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Scrum is a good starting point for your agile journey. But, there is 5 additional agile building blocks to consider to become fully agile.
Companies are increasingly aware of the importance of agile. 78% of companies believe their organization could benefit from agile working across the company. For good reason: Agile is key for delivering high-quality technology products that meet fast changing customer demands. In a world where basically every product and service is technology-driven, this ability is absolutely essential for a company to succeed as a whole.
But when it comes to delivering technology solution fast and reliably in an agile manner, a huge potential is still left untapped. One key reason is that only few organizations consider all agile building blocks in their agile journey. In fact, most companies still primarily focus on just one single element when pursuing their agile mission: agile development. While this might be a good starting point, it is important to consider additional and closely intertwined elements on your journey towards becoming 100% agile.
I. Agile Development: Still a great place to start
When it comes to agile development by far most (54%) companies practice Scrum. The advantages speak for themselves: Scrum is simple, widely established and offers many training possibilities. Though to enjoy full benefits, persistence is key: All activities need to be rigorously conducted and continuously improved. And – as good as you are here already – it is crucial that your agile mission does not end here.
II. Agile Operations: Automate deployment to the customer
Being 100% agile also means being capable to swiftly bring the finished technology solution to operation to make it actually accessible for the customer. The ideal here is to deploy continuously and fully automated. For this, all steps of technology deployment (aka the DevOps pipeline) need to be enhanced with technological enablers. Fortunately, there is a number of open source tools on the market (e.g. for container management or testing automation) at your free disposal. Additionally, all major cloud vendors offer frameworks that provide integration of tools and services.
III. Service Architecture: Peer of agile teams and continuous deployment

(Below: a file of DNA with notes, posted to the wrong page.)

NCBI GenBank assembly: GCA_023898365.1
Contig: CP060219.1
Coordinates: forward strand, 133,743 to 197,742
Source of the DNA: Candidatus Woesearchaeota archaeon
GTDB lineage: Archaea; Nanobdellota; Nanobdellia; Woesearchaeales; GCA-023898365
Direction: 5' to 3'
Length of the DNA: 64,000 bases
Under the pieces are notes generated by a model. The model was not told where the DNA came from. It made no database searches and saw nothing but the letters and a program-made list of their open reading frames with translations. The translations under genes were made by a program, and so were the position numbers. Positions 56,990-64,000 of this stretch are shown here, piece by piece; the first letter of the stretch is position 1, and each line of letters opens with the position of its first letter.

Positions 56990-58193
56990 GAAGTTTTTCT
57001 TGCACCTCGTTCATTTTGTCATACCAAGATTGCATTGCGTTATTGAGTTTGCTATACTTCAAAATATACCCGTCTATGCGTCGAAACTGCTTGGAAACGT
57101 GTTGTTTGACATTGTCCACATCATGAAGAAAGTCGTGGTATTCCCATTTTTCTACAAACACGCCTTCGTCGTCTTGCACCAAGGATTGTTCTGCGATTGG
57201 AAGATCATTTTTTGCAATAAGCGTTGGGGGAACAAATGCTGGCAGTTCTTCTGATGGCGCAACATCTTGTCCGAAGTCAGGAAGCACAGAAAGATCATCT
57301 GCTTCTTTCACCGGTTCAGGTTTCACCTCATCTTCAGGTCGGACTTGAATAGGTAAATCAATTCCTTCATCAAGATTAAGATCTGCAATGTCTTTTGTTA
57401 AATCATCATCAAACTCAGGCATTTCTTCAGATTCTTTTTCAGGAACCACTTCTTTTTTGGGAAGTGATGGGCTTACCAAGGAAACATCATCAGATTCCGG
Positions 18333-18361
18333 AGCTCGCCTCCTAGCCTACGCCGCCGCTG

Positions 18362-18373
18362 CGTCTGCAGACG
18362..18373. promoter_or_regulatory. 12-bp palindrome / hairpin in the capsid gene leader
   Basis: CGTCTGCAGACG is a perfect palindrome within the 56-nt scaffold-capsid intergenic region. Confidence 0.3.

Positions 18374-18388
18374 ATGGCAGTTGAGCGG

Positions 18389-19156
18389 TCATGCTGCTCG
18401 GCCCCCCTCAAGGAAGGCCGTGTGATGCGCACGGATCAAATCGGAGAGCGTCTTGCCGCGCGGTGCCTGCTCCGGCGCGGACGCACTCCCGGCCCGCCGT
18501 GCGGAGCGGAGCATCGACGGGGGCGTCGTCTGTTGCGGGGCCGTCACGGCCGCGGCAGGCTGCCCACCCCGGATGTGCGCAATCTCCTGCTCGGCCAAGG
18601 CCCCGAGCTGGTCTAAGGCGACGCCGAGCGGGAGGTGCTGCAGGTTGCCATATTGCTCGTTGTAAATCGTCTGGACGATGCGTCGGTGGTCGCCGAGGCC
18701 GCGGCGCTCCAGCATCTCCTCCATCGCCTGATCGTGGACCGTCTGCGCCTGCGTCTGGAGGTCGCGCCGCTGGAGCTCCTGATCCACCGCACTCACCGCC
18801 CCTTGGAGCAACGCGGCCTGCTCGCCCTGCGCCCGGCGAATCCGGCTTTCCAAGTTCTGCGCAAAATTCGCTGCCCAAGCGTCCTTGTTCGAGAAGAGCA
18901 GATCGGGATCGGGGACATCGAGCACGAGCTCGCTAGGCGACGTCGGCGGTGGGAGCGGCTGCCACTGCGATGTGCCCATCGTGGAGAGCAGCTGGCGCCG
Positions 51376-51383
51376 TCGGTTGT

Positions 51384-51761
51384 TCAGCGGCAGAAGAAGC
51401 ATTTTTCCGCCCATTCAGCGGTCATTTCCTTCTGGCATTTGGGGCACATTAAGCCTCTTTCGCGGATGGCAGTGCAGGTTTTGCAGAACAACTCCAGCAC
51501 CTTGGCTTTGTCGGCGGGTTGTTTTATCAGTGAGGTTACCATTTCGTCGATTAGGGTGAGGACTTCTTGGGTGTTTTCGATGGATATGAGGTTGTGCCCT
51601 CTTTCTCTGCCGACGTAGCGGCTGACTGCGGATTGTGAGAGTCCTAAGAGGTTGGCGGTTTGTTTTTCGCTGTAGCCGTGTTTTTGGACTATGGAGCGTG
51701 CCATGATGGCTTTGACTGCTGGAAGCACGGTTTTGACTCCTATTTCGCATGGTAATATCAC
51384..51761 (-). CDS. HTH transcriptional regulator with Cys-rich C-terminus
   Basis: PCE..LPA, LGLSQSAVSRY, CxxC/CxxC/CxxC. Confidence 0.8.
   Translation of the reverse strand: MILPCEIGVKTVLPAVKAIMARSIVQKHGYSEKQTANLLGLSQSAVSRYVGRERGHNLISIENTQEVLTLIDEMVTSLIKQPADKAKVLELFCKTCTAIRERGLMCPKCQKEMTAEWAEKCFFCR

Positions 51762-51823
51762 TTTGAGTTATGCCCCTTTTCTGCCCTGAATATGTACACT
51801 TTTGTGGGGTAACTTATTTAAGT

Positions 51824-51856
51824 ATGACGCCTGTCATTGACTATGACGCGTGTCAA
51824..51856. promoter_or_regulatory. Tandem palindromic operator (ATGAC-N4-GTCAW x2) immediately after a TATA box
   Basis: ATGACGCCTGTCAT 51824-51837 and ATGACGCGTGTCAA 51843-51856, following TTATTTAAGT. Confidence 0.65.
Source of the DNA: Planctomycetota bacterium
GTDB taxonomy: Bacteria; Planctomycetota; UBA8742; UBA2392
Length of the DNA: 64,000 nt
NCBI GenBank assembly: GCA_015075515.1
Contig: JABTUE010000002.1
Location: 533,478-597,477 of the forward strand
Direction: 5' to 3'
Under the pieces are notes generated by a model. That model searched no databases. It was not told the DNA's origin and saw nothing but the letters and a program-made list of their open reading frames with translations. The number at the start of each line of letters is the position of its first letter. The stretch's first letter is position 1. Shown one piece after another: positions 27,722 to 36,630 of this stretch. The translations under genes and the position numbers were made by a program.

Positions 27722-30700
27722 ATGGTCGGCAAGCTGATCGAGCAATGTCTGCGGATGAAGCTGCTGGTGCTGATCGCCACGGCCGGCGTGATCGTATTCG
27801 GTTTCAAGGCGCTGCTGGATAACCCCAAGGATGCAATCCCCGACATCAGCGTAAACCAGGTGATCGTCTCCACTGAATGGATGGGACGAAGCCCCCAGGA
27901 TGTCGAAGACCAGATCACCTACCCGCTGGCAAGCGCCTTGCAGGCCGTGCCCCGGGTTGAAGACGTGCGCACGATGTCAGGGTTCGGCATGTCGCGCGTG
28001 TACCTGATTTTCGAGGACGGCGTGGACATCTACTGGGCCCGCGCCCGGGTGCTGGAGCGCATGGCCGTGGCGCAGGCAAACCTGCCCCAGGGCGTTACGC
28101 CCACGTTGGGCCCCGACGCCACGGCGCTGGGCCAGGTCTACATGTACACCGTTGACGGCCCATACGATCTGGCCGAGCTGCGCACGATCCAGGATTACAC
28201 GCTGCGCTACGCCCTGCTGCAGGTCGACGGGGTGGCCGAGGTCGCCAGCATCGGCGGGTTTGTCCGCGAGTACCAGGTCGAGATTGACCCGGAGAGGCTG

Traditional monolithic architectures are not flexible enough to help us prevail in a dynamic, customer-driven business environment. Even worse, they tend to grow in size and complexity to a level that resists agile development teams and continuous deployment (see above). Especially architecture areas that provide dynamic employee and customer functions benefit from pursuing a service design. These services (or microservices) enable continuous deployment, can be effectively developed in small agile teams, and may even open up the road to platform business models and ecosystems.
IV. New technology operating model: Setting up technology product teams
In a world where all business products and services are technology-driven, the traditional separation between business and IT is no longer adequate. To deliver such products in an agile manner, organizational boundaries must fall. Instead, joint teams of business and technology experts need to work collaboratively in product-centric teams – preferably in a shared workspace.
V. Agile Partner Eco-Systems: Extend agile beyond company boundarie
Agile teams need agile partners to avoid that agile scaling is restricted by your organization’s boundaries. Your partners need to work agile and seemingly integrate into your agile engineering and operation practices. Also, traditional partner models need to be reworked. What you need is innovation partners with “skin in the game” making a joint effort towards technology product innovation.
VI. Agile Culture: Skilled self-organizing teams
“Culture eats strategy for breakfast” – this Peter Drucker phrase also fully applies to your agile journey. Agile teams will only be self-organizing, autonomous and fully effective if backed by a culture that provides trust and empowerment. Your employees need incentive for continuous learning and you may want to build up new roles (e.g. Scrum Master, Agile Coaches) and hands-on skills (e.g. UI/UX design), instead of entirely relying on external support here.
Bottom Line: Scrum is just the starting point
Starting your agile journey with agile development (and here with Scrum in most cases) is not wrong – in fact we recommend it. Scrum offers significant effects with reasonable effort and without too many preconditions. However, your journey should not stop here. To make sure your company fully benefits from agile, you also want to look at deployment automation, service architectures, product-centric teams, a scalable partner ecosystem and self-organizing teams with new skills.
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At neoverv we enable organizations to take full advantage of technology to create outstanding business value. We design and accelerate future-ready technology strategies, build and scale technology innovation, and boost technology operation for agile scalability.